|Year : 2010 | Volume
| Issue : 1 | Page : 10-13
Concept of essential medicines and rational use in public health
Sitanshu Sekhar Kar1, Himanshu Sekhar Pradhan2, Guru Prasad Mohanta3
1 Department of Preventive & Social Medicine, JIPMER, Puducherry-6, India
2 Specialist in Health Management, A-2/80, Janak Puri, New Delhi, India
3 Department of Pharmacy, Annamalai University, Annamalai Nagar, Tamil Nadu, India
|Date of Submission||09-Dec-2008|
|Date of Acceptance||30-Oct-2009|
|Date of Web Publication||19-Apr-2010|
Sitanshu Sekhar Kar
Department of Preventive & Social Medicine, JIPMER, Puducherry-6, Tamil Nadu
Source of Support: None, Conflict of Interest: None
|How to cite this article:|
Kar SS, Pradhan HS, Mohanta GP. Concept of essential medicines and rational use in public health. Indian J Community Med 2010;35:10-3
|How to cite this URL:|
Kar SS, Pradhan HS, Mohanta GP. Concept of essential medicines and rational use in public health. Indian J Community Med [serial online] 2010 [cited 2019 Nov 17];35:10-3. Available from: http://www.ijcm.org.in/text.asp?2010/35/1/10/62546
| Introduction|| |
The Alma-Ata declaration during the International Conference on Primary Health Care in 1978 reaffirms that health is a fundamental human right and the attainment of the highest possible level of health is a most important worldwide social goal.  The Alma Ata declaration has outlined the eight essential components of primary health care and provision of essential medicines is one of them.  Medicines are integral parts of the health care and the modern health care is unthinkable without the availability of necessary medicines. They not only save lives and promote health, but prevent epidemics and diseases too. The medicines are undoubtedly one of the weapons of mankind to fight disease and illness. Accessibility to medicines is too the fundamental right of every person.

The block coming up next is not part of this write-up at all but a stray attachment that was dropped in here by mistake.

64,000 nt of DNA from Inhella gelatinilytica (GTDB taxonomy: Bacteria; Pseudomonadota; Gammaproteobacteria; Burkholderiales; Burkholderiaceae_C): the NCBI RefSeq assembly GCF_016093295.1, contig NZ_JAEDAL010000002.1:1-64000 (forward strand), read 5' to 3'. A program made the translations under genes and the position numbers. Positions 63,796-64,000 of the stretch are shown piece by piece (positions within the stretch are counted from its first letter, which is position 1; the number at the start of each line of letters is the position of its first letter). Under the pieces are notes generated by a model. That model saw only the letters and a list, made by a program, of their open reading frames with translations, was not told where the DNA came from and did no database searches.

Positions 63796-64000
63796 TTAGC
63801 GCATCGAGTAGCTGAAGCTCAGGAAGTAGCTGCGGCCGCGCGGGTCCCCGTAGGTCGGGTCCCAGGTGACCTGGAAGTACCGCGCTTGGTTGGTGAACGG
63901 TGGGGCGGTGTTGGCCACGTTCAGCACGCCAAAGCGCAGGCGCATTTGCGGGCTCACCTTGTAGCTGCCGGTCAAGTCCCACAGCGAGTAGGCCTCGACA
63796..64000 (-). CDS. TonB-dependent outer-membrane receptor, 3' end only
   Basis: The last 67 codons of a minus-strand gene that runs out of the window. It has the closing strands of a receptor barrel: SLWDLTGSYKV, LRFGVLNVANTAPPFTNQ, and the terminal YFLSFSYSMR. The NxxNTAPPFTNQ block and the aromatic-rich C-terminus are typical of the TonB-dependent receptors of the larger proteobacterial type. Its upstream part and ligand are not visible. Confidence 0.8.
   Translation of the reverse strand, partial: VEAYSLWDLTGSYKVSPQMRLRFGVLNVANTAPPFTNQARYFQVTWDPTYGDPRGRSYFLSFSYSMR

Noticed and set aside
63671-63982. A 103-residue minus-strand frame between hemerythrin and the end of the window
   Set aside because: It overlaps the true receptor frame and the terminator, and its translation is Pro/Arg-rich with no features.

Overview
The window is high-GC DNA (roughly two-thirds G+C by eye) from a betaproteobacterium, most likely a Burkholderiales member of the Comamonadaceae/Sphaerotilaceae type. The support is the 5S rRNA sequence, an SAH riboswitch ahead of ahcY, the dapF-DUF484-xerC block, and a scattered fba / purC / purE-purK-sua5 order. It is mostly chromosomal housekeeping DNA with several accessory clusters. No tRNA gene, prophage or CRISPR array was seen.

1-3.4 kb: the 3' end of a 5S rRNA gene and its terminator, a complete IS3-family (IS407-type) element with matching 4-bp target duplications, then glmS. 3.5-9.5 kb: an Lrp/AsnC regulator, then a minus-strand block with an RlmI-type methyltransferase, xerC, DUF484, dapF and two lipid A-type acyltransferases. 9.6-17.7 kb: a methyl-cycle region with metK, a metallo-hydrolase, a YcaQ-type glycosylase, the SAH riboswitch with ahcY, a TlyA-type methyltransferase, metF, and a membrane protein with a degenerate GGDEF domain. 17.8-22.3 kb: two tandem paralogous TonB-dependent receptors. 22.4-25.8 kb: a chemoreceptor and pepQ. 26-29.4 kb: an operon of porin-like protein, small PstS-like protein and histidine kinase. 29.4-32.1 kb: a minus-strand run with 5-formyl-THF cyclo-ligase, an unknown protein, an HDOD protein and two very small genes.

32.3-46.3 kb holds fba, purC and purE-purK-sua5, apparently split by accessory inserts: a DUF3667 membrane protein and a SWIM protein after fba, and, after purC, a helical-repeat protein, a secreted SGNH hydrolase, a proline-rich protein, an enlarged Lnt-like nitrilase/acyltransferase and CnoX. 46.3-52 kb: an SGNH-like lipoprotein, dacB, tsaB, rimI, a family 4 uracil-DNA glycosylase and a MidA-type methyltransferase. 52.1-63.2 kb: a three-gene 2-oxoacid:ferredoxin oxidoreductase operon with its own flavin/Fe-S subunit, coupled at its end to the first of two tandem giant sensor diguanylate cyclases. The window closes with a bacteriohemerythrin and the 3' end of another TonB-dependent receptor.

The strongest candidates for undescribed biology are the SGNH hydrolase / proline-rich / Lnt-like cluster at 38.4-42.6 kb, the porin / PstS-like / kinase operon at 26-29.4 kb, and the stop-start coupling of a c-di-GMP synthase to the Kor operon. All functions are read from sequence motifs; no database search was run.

| Concept of Essential Medicines|| |
World Health Organization (WHO) introduced the concept of essential medicines in 1977.  Essential medicines are those that satisfy the priority health care needs of the population. They are selected with due regard to public health relevance, evidence on efficacy and safety, and comparative cost-effectiveness. Essential medicines are intended to be available within the context of functioning health systems at all times in adequate amounts, in the appropriate dosage forms, with assured quality and adequate information, and at a price the individual and the community can afford. The implementation of the concept of essential medicines is intended to be flexible and adaptable to many different situations; exactly which medicines are regarded as essential remains a national responsibility. Experience has shown that careful selection of a limited range of essential medicines results in a higher quality of care, better management of medicines (including improved quality of prescribed medicines), and a more cost-effective use of available health resources. The WHO has developed the first essential medicines list in 1977 and since then the list has been revised every 2 years. The current one is the 15 th model list released in 2007.  The essential medicine list contains limited cost-effective and safe medicines, while the open pharmaceutical market is flooded with large number of medicines many of which are of doubtful value. The model list of WHO serves as a guide for the development of national and institutional essential medicine list. The concept of essential medicines has been worldwide accepted as a powerful tool to promote health equity and its impact is remarkable as the essential medicines are proved to be one of the most cost-effective elements in health care.
| Selection of Essential Medicine List|| |
The process by which medicines are selected is critical. An essential medicines list which is imposed from above will not reflect the need of the users or be accepted by them. It is therefore very important that the process be consultative and transparent, selection criteria be explicit, selection of the medicines be linked to evidence-based standard clinical guidelines, clinical guidelines and the list be divided into levels of care, and are regularly reviewed and updated. A review of the clinical guidelines and the list should be carried out at least every second year, and their use and the impact should be monitored.  The process of developing a list of essential drug list was mentioned in Box 1.